How to Avoid Business Contract Disputes With Customers
September 18, 2012
A large portion of Sacramento small businesses are able to sell goods and offer services without the need of a contractual agreement with their customers. After all, a contract is a set of mutual promises between the customer and the business - usually that the customer will promise to pay a defined amount in exchange for the business's promise that it will deliver a product or provide a service. In most small business models, a contract is impractical for the type of transaction to be conducted. For instance, you would not ask your customer to sign a contract in order to purchase lunch, nor would they sign a contract before a haircut.
In other business models, however, properly structured business contracts are essential. For example, a home remodeling company would want to have a work contract explaining exactly what work would be performed, what materials are to be used, and what the company can expect in compensation for its services. Similarly, a small business that manufactures large-quantity orders or small quantity orders of a specialty product would want to have a document that outlines exactly what is expected of all parties involved in the transaction. This is where a Sacramento business attorney can be a valuable asset. Only an attorney can evaluate your business model and tailor a sales or services contract that protects the interests of all parties involved.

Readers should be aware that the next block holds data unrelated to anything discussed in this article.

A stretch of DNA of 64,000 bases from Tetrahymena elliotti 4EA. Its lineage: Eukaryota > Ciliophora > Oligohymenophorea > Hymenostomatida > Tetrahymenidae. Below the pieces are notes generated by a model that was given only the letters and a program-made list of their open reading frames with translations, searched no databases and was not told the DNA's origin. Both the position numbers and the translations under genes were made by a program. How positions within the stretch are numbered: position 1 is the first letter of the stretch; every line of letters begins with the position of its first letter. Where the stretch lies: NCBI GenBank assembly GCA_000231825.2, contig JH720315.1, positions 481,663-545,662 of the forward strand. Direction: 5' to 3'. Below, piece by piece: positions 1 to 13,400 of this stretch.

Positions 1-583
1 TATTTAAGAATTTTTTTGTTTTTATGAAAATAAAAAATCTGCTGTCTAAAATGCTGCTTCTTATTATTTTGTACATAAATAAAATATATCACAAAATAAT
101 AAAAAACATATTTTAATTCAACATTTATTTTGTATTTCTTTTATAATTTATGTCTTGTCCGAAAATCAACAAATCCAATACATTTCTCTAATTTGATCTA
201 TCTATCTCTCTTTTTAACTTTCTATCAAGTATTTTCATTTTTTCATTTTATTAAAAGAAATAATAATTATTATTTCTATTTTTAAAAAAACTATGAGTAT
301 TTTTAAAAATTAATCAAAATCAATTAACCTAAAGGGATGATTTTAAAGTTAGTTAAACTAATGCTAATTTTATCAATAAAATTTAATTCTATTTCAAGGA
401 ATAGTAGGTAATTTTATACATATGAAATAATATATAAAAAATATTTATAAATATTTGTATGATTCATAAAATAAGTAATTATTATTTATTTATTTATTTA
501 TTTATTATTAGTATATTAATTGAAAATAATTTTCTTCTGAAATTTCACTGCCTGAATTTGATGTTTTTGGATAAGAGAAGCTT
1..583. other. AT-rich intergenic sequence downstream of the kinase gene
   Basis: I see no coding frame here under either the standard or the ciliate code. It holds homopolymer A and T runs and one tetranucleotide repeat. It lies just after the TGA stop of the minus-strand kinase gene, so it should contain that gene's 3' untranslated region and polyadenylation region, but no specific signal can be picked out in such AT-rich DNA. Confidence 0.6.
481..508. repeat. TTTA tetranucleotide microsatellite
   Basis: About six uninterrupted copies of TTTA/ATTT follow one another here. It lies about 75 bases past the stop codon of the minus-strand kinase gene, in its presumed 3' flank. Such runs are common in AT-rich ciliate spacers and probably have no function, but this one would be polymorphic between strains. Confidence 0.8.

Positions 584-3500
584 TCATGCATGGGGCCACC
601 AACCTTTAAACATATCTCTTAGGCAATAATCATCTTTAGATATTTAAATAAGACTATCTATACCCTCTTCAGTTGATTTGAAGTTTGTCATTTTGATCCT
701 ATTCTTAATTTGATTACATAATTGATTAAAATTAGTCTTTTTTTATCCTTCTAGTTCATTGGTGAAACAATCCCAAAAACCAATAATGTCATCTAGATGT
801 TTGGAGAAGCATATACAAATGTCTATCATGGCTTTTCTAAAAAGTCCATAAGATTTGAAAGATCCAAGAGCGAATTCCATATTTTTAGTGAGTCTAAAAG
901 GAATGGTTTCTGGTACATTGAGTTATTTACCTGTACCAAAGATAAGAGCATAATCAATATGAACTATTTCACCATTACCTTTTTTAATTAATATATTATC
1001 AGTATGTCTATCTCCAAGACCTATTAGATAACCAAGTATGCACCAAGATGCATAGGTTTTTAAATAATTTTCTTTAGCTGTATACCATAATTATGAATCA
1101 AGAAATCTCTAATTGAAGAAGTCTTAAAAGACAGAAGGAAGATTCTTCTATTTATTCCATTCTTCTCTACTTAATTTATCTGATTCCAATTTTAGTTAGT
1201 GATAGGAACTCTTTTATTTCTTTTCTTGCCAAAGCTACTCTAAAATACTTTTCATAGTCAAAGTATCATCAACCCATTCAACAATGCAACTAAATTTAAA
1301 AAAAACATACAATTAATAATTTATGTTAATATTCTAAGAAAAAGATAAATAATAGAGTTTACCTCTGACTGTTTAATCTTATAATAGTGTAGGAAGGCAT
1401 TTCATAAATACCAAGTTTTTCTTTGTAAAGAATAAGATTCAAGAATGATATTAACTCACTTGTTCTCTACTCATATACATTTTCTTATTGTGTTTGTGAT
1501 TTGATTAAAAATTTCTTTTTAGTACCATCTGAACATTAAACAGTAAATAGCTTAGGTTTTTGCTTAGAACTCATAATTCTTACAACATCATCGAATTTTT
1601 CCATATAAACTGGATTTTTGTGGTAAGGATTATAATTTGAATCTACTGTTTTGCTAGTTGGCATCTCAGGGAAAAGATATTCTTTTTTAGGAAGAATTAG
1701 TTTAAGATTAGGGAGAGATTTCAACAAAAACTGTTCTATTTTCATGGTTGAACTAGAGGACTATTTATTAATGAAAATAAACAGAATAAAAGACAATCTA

When drafting your sales or service contract, your Sacramento business lawyer will ask a host of questions of you. Your lawyer will want to know every conceivable detail about the typical transaction for which the form contract will be used. The most common details included in these types of contracts are the task to be performed or the product to be delivered, the specific timeframe for completion or delivery, an itemization of all costs to be involved in the completion of the service or production of the good, and any guarantees or warranties that will govern the transaction. Where appropriate, the contract should leave blank lines for any portion of the agreement that is negotiable, or where there is room for customization.
Although specificity is the number one priority in a goods or services contract, a good Sacramento business contract attorney will make sure the document is both readable and economical with words. Unreasonably complicated contracts tend to confuse both parties as to their rights and responsibilities, while unreasonably wordy contracts tend to burden the business process. After all, if your customer has to hire his or her own attorney to interpret your business contract, you aren't likely to win many customers.
Sometimes, all the care and preparation in the world cannot prevent a business contract dispute. If this is the case, the same Sacramento attorney may be your best bet for winning the litigation battle. After all, your attorney should already be familiar with your business's model and goals, and the specifics of the contract at issue. In short, your attorney's number should be close at hand during all contract stages.